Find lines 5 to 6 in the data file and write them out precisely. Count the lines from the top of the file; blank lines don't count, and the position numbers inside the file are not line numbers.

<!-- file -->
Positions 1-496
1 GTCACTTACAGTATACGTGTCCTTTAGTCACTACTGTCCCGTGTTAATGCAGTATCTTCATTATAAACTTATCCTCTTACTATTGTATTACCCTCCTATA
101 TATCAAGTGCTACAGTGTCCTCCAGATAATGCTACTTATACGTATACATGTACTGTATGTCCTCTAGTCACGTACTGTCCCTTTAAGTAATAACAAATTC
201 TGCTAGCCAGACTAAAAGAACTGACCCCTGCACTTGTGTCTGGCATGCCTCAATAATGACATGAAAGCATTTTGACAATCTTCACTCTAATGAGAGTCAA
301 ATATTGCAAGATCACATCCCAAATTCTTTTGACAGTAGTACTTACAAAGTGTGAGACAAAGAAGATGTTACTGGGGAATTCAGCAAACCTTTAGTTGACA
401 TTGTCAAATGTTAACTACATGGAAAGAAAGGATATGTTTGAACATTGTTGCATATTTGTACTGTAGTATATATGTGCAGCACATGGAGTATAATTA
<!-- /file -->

301 ATATTGCAAGATCACATCCCAAATTCTTTTGACAGTAGTACTTACAAAGTGTGAGACAAAGAAGATGTTACTGGGGAATTCAGCAAACCTTTAGTTGACA
401 TTGTCAAATGTTAACTACATGGAAAGAAAGGATATGTTTGAACATTGTTGCATATTTGTACTGTAGTATATATGTGCAGCACATGGAGTATAATTA